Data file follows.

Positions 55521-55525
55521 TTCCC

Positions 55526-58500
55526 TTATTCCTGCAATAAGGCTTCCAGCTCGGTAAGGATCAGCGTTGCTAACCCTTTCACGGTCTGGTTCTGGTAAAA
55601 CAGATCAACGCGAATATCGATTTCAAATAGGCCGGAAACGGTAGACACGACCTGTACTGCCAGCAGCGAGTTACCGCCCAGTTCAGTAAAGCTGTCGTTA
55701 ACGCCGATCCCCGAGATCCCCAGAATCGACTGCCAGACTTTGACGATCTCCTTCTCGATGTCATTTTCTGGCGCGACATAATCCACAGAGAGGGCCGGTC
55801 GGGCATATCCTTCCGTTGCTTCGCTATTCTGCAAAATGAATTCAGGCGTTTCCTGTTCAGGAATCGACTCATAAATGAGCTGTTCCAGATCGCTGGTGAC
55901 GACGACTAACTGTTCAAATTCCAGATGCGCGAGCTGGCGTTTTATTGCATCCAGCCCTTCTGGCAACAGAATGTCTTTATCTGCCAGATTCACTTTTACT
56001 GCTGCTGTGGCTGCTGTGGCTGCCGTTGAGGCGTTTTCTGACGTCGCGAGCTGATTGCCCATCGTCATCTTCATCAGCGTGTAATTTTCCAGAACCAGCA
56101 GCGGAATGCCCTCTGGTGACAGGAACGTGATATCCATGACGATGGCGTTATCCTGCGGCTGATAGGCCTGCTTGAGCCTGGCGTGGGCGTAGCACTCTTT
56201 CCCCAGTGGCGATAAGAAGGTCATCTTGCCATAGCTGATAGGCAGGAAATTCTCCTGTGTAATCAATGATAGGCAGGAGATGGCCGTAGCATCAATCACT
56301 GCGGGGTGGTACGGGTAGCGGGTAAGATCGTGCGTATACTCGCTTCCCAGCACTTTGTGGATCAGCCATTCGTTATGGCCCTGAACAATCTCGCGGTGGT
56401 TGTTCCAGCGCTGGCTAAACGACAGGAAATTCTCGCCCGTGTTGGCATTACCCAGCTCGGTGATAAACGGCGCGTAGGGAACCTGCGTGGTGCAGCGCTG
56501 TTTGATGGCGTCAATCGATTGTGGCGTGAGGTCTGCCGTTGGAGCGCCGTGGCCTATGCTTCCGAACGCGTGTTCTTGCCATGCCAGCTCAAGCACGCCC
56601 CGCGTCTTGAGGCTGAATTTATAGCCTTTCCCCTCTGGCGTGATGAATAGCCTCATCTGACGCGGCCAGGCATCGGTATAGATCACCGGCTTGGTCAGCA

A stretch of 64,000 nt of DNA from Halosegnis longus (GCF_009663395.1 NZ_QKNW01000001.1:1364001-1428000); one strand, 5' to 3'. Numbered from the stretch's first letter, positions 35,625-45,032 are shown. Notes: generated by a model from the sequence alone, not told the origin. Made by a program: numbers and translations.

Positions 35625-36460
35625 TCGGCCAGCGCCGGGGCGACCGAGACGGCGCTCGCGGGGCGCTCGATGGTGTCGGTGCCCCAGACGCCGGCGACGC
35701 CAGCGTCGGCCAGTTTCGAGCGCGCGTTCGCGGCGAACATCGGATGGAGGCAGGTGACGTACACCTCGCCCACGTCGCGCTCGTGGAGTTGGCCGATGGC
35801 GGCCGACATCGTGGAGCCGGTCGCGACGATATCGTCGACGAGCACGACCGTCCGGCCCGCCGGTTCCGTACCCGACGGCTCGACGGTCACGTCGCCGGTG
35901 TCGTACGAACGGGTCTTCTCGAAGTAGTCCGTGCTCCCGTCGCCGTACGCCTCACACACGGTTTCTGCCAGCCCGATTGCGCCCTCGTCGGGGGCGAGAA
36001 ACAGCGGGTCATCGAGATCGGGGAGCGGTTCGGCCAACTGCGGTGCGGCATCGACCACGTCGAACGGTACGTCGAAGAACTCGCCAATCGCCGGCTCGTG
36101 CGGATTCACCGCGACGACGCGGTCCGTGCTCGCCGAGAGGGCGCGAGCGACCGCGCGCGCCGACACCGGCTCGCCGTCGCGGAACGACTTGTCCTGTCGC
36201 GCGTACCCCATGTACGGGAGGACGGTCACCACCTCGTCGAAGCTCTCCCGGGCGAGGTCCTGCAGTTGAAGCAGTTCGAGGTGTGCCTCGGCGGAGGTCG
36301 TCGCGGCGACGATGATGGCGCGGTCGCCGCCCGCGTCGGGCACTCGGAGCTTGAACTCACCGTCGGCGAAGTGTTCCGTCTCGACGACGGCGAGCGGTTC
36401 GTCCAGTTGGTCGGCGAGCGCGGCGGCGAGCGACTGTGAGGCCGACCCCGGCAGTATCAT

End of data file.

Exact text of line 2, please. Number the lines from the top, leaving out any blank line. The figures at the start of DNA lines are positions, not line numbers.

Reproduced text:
55521 TTCCC